“It’s about time you woke up.”

Turning his head very slowly toward the voice, Joran waited a few seconds to let his vision clear. Rasha was squatted down next to his bed holding a portable data stack. He had a bemused expression on his face.

“How long?” Joran managed to squeak out.

“It’s only been a few hours.” Rasha answered.

“How bad?” Joran asked, feeling the strength come back to his voice.

Rasha laughed. “Relax your fine. I’m pretty sure Ludo pulled that last punch of his. After seeing it I wasn’t sure you would even be alive, but the healers have checked you out and proclaimed that you have no permanent damage.”

Joran relaxed back into his bed, letting out a long relieved sigh
Rasha leaned forward and spoke in a conspiratorial voice. “You might want to watch out for Ludo though.”

Joran groaned again and turned his head too quickly and winced as the pain exploded in his head. When he could open his eyes again he asked a smiling Rasha, “Just how mad is he?”

Rasha laughed. “Mad? You misunderstand. I think ‘the Mountain’ means to adopt you into his clan. We’ve never seen him like this. All he can talk about is how little Joran almost beat him in single combat and how he only wishes the rest of us could be half the warrior that you are.” Rasha leaned in close again. “I really think you shocked him. He was surprised that he couldn’t just squash you flat like he does to everyone else. This is a new experience for him and the funny thing is I think he likes it.”

As if to prove his point the door to Joran’s room slid into the wall and Ludo came barging in. He was walking on all fours and Joran could see that he was still favoring the knee that he had struck with his spear. His face was covered in bruises but he was smiling as he approached the bed.

“Ah, little Joran. Look at you! So small I could crush you with my bare hands.” As if to emphasize his point he had curled one oversize hand into a giant fist. “Yet you almost beat me.” Ludo shook his head in wonder. He was clearly in a good mood despite his injuries. “You should have beaten me. It was only luck that I was able to catch you in the end.”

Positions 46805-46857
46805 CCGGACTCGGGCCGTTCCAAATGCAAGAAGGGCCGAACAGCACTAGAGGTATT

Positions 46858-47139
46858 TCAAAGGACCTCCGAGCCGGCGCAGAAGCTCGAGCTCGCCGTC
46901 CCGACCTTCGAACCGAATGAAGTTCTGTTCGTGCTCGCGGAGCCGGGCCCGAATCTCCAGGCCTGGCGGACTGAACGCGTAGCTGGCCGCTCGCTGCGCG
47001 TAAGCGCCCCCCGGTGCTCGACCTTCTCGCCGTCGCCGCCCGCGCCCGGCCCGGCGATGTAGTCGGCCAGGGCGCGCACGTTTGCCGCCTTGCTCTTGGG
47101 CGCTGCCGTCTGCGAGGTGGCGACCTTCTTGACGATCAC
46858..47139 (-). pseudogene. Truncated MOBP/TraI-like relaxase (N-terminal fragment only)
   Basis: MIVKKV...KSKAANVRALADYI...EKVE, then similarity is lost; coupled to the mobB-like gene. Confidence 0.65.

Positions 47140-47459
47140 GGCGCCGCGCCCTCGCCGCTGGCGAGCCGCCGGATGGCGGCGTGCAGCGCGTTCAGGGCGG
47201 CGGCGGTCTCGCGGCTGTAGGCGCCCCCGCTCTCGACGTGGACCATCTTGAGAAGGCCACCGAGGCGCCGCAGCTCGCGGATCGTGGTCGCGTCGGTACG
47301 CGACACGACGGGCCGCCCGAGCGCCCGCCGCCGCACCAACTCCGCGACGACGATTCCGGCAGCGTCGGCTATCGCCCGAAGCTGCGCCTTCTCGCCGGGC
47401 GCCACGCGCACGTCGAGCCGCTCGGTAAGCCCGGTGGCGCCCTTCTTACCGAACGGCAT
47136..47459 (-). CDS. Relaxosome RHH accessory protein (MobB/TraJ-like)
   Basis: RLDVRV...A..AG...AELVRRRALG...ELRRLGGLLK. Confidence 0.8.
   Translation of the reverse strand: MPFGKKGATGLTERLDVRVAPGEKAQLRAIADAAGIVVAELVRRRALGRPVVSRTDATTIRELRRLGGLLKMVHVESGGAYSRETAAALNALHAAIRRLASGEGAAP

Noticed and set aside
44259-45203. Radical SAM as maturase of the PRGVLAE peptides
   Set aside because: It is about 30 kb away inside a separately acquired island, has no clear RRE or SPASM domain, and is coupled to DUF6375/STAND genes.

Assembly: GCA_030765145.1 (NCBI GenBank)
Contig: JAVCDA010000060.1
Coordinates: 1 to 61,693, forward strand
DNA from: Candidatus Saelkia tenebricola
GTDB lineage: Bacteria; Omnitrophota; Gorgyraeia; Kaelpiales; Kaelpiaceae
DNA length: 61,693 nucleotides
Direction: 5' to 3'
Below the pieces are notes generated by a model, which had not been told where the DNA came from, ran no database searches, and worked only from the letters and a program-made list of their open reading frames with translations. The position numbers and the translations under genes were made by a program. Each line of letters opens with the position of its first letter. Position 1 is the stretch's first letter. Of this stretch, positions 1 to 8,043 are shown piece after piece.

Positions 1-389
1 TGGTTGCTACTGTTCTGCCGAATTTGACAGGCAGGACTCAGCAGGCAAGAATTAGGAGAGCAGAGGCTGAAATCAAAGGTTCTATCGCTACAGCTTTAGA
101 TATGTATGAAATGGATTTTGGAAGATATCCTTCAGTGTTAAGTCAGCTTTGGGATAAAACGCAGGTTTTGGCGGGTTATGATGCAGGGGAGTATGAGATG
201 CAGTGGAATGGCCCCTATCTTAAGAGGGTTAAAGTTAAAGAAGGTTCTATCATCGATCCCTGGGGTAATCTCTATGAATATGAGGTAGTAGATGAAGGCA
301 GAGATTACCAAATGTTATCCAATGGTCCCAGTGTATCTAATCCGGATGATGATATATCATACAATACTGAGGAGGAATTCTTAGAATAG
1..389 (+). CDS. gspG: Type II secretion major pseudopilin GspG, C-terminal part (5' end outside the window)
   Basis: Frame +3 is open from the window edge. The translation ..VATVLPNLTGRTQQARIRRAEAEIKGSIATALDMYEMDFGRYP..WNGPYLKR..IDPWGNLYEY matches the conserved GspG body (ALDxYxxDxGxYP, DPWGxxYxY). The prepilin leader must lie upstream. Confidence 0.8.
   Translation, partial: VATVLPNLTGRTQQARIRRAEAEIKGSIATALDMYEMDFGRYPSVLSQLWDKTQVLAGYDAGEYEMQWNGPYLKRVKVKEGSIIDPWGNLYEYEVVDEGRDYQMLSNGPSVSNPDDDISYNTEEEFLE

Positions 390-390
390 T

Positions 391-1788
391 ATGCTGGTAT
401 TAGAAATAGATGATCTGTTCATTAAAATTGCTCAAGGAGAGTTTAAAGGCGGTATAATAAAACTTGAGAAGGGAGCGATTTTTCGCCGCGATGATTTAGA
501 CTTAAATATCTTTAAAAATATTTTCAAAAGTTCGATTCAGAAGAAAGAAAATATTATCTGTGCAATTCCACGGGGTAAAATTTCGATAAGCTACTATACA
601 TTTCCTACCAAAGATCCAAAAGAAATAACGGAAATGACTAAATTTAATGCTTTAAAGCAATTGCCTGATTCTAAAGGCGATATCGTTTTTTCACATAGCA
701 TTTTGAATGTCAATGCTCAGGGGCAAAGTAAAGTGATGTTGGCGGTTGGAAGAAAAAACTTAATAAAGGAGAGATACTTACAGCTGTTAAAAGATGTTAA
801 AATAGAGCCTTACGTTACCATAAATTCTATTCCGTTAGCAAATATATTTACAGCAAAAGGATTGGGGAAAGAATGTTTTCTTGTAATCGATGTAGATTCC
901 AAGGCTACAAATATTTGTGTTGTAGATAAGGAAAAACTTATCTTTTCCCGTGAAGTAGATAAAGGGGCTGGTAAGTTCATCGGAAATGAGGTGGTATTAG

Joran shifted uncomfortably in his bed. He wasn’t used to Ludo being so animated. He tried to come up with something to say in face of all the unexpected praise. “I wouldn’t say that. That was a pretty good trick there at the end. I thought I had you for sure.”

Ludo brushed the comment aside. “Bah! That was a desperate act on my part and it never should have worked. Any child off his mother’s back and holding his first spear would have seen through it.” He smiled down at him. “You’ll know better next time.”

It took a moment for the comment to sink in. When it did, Joran swallowed nervously. “Next time?”

Ludo was beaming. “Yes, next time. If I had known what a fierce fighter you were I would have requested you for all my matches.”

Joran glanced over and saw Rasha trying to hold in a laugh as Ludo continued. “I have made a request with the head instructors that when we graduate we should be placed in the same squad.” He looked fiercely at Joran. “Together, as Riders, the two of us will chase the cursed bugs all the way back into the filthy holes that spawned them”

Joran felt his jaw drop and heard a snicker from Rasha. He recovered quickly. “That’s good news, Ludo.”

“Isn’t it?” He replied. Ludo shook his head again. “I still can’t believe it. I’ve never taking a beating like this.” He smiled broadly showing an incisor that Joran had obviously cracked when he had kicked him in the face. “I’m going to be sore for the next ten days.” Ludo reached down and gripped Joran’s shoulder rather painfully. “Now you hurry up and get better, little Joran. We’re going to be training together from now on. You’re going to have to show me some of those moves you pulled out there and I have a lot to show you.”

With that, Ludo lumbered out of the room leaving a thoroughly stunned Joran and a hysterically laughing Rasha.